Employers who mistakenly believe that overtime should be avoided fail to realize a cost-saving strategy. The key is to manage the usage of employees working more than 40 hours each week. To do this, it is important to measure the impact overtime can have on the organization.
First, you will need to determine how many employees in the organization actually qualify for overtime according to Massachusetts labor laws. Next, assess how much overtime is currently worked.
It is also beneficial to identify which category employees fall under.
- Occasional overtime does not strain the labor budget and often proves the most effective category.
- Expected overtime occurs when employees rely on or expect overtime in their regular compensation. This may require setting an overtime budget for each employee while allowing them to manage when to use it.
- Heavy overtime can become a cost burden. This may require raising salaries that meet or exceed a set threshold. You avoid overtime pay running up labor costs and employees feel they are receiving fair compensation.
Some departments may combine these strategies as needed to have the most cost-effective management plan for overtime usage.
Manage and Track Changes to Overtime Rules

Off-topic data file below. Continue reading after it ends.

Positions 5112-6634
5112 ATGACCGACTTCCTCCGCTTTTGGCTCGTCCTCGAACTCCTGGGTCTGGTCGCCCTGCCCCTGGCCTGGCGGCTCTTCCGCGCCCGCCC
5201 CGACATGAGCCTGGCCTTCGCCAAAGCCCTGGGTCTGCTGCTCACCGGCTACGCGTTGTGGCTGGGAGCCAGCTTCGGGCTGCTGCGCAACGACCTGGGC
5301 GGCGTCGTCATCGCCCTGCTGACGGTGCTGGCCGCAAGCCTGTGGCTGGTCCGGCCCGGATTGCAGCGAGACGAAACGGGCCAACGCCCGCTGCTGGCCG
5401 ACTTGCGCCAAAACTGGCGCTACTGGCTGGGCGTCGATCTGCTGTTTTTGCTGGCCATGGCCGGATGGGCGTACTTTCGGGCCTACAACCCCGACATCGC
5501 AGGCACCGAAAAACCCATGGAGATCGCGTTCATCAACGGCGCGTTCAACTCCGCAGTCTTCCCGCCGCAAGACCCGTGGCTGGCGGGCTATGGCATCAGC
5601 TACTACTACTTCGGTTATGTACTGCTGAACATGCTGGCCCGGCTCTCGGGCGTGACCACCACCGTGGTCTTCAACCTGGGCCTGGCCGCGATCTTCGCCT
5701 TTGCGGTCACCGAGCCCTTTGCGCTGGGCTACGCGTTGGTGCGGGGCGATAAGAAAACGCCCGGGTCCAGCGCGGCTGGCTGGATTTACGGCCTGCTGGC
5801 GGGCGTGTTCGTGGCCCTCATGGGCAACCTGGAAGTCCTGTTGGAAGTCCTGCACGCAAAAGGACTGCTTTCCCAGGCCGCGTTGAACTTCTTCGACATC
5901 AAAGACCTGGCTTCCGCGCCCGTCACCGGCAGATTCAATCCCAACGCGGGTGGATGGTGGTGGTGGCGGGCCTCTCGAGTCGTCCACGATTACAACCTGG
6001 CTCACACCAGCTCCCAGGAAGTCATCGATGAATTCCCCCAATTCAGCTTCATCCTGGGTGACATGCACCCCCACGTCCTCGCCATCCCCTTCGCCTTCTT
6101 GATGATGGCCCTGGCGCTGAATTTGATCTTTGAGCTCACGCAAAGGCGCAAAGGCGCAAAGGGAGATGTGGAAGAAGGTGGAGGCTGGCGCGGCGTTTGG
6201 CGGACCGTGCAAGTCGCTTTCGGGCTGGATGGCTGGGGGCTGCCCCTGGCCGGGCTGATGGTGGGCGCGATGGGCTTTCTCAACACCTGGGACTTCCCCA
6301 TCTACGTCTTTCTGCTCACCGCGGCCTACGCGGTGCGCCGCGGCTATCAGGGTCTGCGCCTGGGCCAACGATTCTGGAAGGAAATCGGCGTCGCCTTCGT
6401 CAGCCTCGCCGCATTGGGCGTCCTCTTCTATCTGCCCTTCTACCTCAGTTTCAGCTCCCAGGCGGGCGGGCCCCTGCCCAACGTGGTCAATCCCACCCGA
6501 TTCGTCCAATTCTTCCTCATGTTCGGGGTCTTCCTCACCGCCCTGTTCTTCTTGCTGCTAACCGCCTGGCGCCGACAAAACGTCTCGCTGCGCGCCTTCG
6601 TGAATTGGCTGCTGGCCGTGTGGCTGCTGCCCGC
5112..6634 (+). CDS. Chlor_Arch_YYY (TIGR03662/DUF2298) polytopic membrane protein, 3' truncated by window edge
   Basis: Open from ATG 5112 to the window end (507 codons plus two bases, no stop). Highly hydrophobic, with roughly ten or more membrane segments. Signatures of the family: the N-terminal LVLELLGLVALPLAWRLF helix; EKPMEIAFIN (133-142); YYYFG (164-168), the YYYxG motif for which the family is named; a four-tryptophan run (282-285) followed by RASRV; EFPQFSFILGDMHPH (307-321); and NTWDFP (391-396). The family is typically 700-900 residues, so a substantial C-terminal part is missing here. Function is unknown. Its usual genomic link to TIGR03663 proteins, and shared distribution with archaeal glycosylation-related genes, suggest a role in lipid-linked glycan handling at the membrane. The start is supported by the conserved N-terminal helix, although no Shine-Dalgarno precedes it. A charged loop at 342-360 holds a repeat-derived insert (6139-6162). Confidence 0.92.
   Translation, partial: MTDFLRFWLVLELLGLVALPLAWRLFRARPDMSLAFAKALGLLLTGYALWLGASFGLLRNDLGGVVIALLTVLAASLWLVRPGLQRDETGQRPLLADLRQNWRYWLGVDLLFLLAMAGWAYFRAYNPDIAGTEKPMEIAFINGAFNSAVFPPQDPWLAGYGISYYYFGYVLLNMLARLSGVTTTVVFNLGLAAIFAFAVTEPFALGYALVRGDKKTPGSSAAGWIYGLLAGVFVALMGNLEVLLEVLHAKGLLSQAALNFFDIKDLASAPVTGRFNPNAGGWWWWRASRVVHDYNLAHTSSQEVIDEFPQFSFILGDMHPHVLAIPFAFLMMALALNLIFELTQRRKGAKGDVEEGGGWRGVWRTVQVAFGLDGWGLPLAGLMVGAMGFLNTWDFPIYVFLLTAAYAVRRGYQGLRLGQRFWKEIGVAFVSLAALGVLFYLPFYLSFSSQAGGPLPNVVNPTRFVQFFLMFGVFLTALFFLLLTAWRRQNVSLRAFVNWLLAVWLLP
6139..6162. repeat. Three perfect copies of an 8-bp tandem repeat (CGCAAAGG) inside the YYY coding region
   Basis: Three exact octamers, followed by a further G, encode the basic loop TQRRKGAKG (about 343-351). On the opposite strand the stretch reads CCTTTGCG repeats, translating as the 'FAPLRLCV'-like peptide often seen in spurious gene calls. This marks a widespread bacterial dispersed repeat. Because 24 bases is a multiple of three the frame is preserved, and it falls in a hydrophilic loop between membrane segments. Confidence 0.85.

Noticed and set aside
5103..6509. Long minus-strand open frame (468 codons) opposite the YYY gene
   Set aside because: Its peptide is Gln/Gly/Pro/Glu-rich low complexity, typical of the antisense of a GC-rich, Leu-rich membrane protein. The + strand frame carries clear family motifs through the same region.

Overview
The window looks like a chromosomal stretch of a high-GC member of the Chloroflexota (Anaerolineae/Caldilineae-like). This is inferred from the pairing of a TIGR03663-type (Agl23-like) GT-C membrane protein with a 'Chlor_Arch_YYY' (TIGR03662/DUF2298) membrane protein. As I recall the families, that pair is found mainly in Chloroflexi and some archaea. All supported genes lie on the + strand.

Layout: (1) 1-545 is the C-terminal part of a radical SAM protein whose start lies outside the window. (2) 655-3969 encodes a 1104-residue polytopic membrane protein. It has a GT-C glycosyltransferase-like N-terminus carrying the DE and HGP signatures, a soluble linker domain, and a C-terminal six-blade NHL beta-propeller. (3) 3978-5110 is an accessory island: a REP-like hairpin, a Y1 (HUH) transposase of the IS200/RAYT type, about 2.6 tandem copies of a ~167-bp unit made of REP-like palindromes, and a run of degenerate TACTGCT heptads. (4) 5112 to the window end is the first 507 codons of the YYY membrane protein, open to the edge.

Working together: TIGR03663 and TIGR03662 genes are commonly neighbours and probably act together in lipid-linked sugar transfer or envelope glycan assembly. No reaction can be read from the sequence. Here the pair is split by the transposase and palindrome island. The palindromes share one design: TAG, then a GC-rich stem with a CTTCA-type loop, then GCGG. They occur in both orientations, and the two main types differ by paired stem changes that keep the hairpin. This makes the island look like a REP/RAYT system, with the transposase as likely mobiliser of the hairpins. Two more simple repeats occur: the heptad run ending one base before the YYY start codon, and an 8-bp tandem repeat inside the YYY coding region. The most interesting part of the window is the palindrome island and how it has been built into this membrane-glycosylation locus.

Overtime rules are not difficult to understand but can prove challenging to track even if your company uses overtime sparingly. With too many moving parts, managing everything in a spreadsheet only makes things harder.
The better way to track extra hours is with a scheduling tool that keeps pay rates and positions current. Department managers need an electronic platform to manage overtime based on Massachusetts’ specific laws.
Setting weekly thresholds serve as an additional layer. Managers and employees will know when time worked beyond normal work schedules are approved or not allowed.
Automatically Track Overtime Usage
Time and attendance software works by allowing you to set default pay periods and pay rates based on departments and job types. Managers have full access to edit their department rosters as necessary. They can:
- Add new hires
- Terminate employees
- Set pay rates
This information is synced with your clock in and out system to keep track of hours worked. Data is also useful for payroll processing with third party vendors.
Issues with overtime scheduling are not transparent with a spreadsheet or communication between department heads and team leaders. Small departments might feel comfortable relying on an antiquated system.
However, when you have 50-plus employees, you will get more accuracy with an electronic system. Information is stored into one place and will send alerts to you and the employee who is about to go into overtime status.
Alerts are good for tracking daily work schedules and labor hours. An overtime report, however, provides more detail to analyze overtime usage. Your managers can determine costs per day and week.
This is a powerful knowledge that helps managers pinpoint areas where overtime is costing too much. Scheduling adjustments make it an easy fix to avoid cost overruns. Reports offer additional insight for hiring needs.